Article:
Most people choose their husband, wife, partner, another family member, solicitor or a close friend. Your attorney could also be a company. You might want to choose more than one attorney. If you do, you can say whether they need to make decisions jointly (a good idea if you want two opinions on your finances) or whether each can decide things without the other (good for spreading the load).
You should also choose at least one replacement attorney who would take over if your attorney died or could no longer act for you. If you are older and the people you choose are all the same age as you too, they might not end up being the best people to act for you if and when you need their help.
Please Note – The POA can take financial decisions on your behalf but cannot change your Will
How to set up a Power of Attorney
For an Ordinary Power of Attorney: Contact your local Citizen’s Advice or get advice from a solicitor as there is a standard form of wording that must be used.
For a Lasting Power of Attorney:
- Step 1: Contact the Office of the Public Guardian to get the relevant forms and an information pack or it can be completed online at https://www.lastingpowerofattorney.service.gov.uk/home
- Step 2: Fill out the relevant forms in Step 1, you can download or request a hard copy of the forms. You can fill out the forms yourself, or if you would prefer a solicitor or local advice agency can help you.
- Step 3: Get your LPA signed by a certificate provider. This is someone who confirms that you understand it and haven’t been put under any pressure to sign it. The certificate provider must be someone you know well or a professional person such as a doctor, social worker or solicitor.
- Step 4: Register your LPA with the Office of the Public Guardian. This must be done before it can be used. There is a fee to register your LPA, which the Office of the Public Guardian can tell you about. You must register your LPA while you still have mental capacity and it can’t be used during the registration process which takes about nine weeks. If you lose mental capacity but signed the LPA while you still had mental capacity, your attorney can register it for you.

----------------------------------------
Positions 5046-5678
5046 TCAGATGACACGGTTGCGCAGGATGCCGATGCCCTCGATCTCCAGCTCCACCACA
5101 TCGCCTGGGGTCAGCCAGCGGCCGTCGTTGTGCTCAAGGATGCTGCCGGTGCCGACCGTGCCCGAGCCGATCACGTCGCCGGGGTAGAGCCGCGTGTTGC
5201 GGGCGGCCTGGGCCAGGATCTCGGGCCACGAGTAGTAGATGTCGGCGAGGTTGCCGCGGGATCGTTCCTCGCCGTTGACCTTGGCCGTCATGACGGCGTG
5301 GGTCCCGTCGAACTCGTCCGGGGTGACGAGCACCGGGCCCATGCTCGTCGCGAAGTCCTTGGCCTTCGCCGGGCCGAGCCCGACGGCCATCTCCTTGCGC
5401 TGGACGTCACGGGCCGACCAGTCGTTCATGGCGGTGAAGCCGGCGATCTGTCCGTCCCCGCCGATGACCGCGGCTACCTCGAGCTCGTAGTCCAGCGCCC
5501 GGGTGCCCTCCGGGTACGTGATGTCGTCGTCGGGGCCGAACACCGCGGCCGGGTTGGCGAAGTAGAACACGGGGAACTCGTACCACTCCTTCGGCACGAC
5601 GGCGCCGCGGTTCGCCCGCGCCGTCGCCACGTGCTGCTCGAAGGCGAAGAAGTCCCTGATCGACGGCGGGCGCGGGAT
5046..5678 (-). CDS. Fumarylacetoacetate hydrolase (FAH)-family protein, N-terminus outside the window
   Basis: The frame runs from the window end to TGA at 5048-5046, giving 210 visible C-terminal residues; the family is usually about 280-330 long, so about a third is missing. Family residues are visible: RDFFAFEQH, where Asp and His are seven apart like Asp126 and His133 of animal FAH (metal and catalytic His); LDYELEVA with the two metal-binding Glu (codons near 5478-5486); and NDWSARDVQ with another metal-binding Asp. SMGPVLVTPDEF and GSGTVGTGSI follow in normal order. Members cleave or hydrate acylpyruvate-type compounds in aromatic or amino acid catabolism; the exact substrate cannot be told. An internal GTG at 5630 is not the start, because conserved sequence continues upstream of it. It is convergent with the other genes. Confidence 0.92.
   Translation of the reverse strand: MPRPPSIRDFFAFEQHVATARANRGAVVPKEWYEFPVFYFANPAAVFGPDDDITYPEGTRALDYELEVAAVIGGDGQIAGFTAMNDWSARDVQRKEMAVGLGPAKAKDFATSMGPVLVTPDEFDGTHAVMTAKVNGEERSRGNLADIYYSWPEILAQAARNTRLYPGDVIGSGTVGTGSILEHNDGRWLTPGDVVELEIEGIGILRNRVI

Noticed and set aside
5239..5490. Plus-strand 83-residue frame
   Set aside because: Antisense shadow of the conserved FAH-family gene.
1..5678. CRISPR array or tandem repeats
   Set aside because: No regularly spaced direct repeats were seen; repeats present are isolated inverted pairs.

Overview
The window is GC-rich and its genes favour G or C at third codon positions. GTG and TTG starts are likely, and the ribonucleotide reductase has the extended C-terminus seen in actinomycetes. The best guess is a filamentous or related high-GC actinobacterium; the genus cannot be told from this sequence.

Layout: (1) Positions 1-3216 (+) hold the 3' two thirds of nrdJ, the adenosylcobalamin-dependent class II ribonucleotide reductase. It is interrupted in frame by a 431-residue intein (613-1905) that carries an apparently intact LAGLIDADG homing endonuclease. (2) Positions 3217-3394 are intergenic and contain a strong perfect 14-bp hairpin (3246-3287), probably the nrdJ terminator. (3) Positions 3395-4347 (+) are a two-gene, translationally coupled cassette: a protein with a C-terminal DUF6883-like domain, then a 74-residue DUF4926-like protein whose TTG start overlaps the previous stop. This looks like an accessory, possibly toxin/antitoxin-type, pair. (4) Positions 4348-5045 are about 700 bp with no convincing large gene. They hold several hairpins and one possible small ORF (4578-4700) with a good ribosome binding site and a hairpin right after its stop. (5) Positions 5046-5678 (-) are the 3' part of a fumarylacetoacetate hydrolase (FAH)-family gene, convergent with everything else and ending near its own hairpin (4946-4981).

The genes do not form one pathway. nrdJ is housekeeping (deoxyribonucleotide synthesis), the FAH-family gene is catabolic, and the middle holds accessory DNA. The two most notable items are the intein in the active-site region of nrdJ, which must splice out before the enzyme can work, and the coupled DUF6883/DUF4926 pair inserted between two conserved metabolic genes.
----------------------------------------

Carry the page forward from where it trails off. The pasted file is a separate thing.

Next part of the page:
Please Note – If you’re married or in a civil partnership, you assumed that your spouse would automatically be your POA? This is not the case. If you lose the ability to do so, your spouse cannot deal with your bank account. Neither can they deal with your pensions or make decisions about your healthcare. Without an LPA, they won’t have the authority.
Do I need a Solicitor?
You don’t have to use a solicitor to create an LPA. The application forms from the Office of the Public Guardian (OPG) contain guidance to help you fill them out. You can fill them in online and phone the OPG helpline if you have any issues or concerns. If there are mistakes, you may have to start the process again or apply again within 3 months at extra cost.
Please Note – We recommend that you seek professional legal advice to understand the various options and implications.
How can Investing Ethically Ltd help?
As clients of Investing Ethically Ltd, we will record your LPA details upon sight of the original copy document. If it becomes effective we can forward the Lasting Power of Attorney document to your investment providers. We will act on instructions from your attorney, advising them as we would yourself.
If you have any further queries regarding Power of Attorneys, please do not hesitate to approach us.